Just to add to this discussion, the key aspect about the endogenous nature of money is its ambivalent effects on the working of the economic system. On the one hand, as stressed by many post-Keynesian monetary economists (especially circuitistes and modern monetary theorists), the endogeneity of money enables both the level of investment and growth to surpass what it would otherwise be in a context of self-financing.
According to this view, a recognition of the endogeneity of money frees us from the "fictitious" constraint of a fixed money stock and, as such, opens up new possibilities (from a economic policy standpoint) for achieving full employment and improved living standards (e.g., via public investment financed by government deficit financing and money creation). Also, it forces us to look for a better explanation in regard to the causes of inflation and to reconsider the popular view that inflation occurs solely as the result of an excessive rate of growth in the money supply or as a consequence of government deficit spending. In a context of endogenous money, the causality between increases in prices and the money supply can also be considered as flowing from prices and output to money rather than uniquely the other way around, as is most often believed.
On the other hand, as recently emphasized by the staff economist of the Bank for International Settlements (BIS), the endogenous nature of money, by allowing investment to surpass the capacity of self-financing, also acts to intensify the inherent risks and instability of the modern economy (in which finance plays a critical role) by creating the conditions that lead to unsustainable booms in credit and asset prices that "can eventually lead to serious financial strains and derail the world economy" (Borio and Disyatat, 2011:27).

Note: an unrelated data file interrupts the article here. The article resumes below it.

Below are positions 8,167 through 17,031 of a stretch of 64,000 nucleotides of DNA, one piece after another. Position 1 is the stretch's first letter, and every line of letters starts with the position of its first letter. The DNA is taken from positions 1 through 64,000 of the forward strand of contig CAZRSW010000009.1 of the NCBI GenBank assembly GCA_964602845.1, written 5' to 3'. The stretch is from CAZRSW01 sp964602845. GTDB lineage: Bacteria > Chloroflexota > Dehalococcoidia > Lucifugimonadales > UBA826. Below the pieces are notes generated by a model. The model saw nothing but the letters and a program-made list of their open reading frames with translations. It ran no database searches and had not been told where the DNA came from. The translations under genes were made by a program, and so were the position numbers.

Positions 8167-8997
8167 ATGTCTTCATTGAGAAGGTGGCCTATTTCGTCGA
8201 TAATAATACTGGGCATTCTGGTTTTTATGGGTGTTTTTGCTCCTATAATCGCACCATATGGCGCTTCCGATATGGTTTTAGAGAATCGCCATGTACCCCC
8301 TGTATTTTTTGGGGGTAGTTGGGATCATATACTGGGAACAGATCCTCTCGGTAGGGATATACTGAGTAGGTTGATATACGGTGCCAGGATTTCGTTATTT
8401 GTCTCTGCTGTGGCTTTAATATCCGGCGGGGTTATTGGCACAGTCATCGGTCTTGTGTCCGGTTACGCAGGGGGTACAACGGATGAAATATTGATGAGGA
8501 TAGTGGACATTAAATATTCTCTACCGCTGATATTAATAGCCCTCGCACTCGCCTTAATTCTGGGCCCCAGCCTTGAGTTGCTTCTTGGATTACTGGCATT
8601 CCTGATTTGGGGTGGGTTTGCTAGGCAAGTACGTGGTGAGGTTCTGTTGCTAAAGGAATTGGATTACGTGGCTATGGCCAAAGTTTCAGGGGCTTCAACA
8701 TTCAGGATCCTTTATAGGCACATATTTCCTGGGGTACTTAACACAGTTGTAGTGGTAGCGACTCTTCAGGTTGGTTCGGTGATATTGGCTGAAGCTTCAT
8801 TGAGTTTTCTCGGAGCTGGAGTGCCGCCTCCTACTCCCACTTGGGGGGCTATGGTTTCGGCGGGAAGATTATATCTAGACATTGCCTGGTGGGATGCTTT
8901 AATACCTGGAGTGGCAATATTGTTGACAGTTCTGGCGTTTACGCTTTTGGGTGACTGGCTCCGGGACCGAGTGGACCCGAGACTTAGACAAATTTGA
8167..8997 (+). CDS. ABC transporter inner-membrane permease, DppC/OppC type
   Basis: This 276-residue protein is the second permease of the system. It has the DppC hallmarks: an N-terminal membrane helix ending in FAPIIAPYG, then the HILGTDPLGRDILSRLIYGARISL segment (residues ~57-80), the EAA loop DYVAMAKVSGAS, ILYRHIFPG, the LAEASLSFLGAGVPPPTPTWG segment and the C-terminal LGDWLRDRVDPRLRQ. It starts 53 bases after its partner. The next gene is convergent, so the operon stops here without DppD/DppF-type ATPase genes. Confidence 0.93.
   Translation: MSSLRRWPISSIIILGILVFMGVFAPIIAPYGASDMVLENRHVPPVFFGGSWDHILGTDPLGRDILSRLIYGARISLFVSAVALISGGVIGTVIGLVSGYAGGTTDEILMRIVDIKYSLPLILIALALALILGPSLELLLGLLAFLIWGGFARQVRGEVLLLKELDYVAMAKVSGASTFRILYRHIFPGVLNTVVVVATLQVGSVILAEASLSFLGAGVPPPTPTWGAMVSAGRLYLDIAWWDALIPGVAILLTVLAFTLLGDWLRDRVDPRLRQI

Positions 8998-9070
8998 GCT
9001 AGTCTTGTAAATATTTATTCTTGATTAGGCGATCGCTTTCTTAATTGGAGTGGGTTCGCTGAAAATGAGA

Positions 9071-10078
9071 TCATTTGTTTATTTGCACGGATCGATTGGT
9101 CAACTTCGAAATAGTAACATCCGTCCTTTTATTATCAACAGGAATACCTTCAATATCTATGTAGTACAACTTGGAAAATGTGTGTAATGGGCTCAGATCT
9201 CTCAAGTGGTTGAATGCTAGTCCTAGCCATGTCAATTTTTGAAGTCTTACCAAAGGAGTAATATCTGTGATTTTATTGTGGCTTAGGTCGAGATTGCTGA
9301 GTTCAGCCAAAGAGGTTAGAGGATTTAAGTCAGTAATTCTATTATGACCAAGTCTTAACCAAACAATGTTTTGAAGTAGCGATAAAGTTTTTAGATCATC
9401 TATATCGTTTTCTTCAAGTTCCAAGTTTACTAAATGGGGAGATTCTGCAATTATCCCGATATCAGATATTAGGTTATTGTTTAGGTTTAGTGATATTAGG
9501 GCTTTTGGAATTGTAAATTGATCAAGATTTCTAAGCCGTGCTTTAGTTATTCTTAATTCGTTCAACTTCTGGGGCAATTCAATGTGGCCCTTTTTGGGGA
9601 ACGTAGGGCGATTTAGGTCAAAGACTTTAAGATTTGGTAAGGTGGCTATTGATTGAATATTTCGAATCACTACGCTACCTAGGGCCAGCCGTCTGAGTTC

Now, let me be clear: I'm not saying that these approaches are irreconcilable, or that they exclude each other's views on the issue. On the contrary, one has to look very closely to uncover the difference between the views on the monetary system of post-Keynesian monetary economists and those of BIS economists. They are quite similar in many respects, as recently highlighted by economist Bill Mitchell. For instance, recall that the late Hy Minsky, a post-Keynesian economist, emphasized long ago the destabilizing effect of the modern financial system, a notion that is closely aligned with the views of the BIS economists today. So, in this sense, all I mean to suggest is that the focus of these two groups of economists tends to be different, not that both views are necessarily different in scope.* (For instance, modern monetary economists have been doing some excellent work to address the financial stability issue. See, for instance, Randall Wray and Eric Tymoigne.)
Finally, I will just conclude by saying that, in Canada (where I reside), empirical evidence pointing to the endogeneity of money (i.e., that money supplied by the central bank is demand-led) has been around for a while. Consider this excerpt from Bank of Canada Technical Report 16: Monetary Base and Money Stock in Canada by economists Kevin Clinton and Kevin Lynch arguing against the notion of an exogenous money supply:
...the findings contrary to the monetarist position are strongly enhanced by evidence that emphatically demonstrates causality running from money to the base. The historical association observed between the two arises primarily from the influence of deposits on bank reserves, not vice versa, so that the existing correlation, weak though it may be, could give an exaggerated impression of how well the money supply could be controlled via the base. [...] The empirical tests reject the notion that there is "direct" link between bank reserves and bank deposits and that changes in bank reserves cause changes in bank deposits. (4,40)This technical report was published in 1979. I know of no convincing evidence that refutes these findings (keeping in mind that Canada no longer requires banks to hold reserves).
* The difference between the two approaches lies mainly in their views regarding the existence of the Wicksellian notion of natural rate of interest. Although this is not an insignificant issue, for the purpose of this post there is no need to elaborate further on this point.
Borio, C., and P. Disyatat, Global imbalances and the financial crisis: Link or no link? Bank for International Settlements Working Paper No. 346, May 2011.
Clinton, K. and K. Lynch, Bank of Canada Technical Report 16: Monetary Base and Money Stock in Canada, Bank of Canada, 1979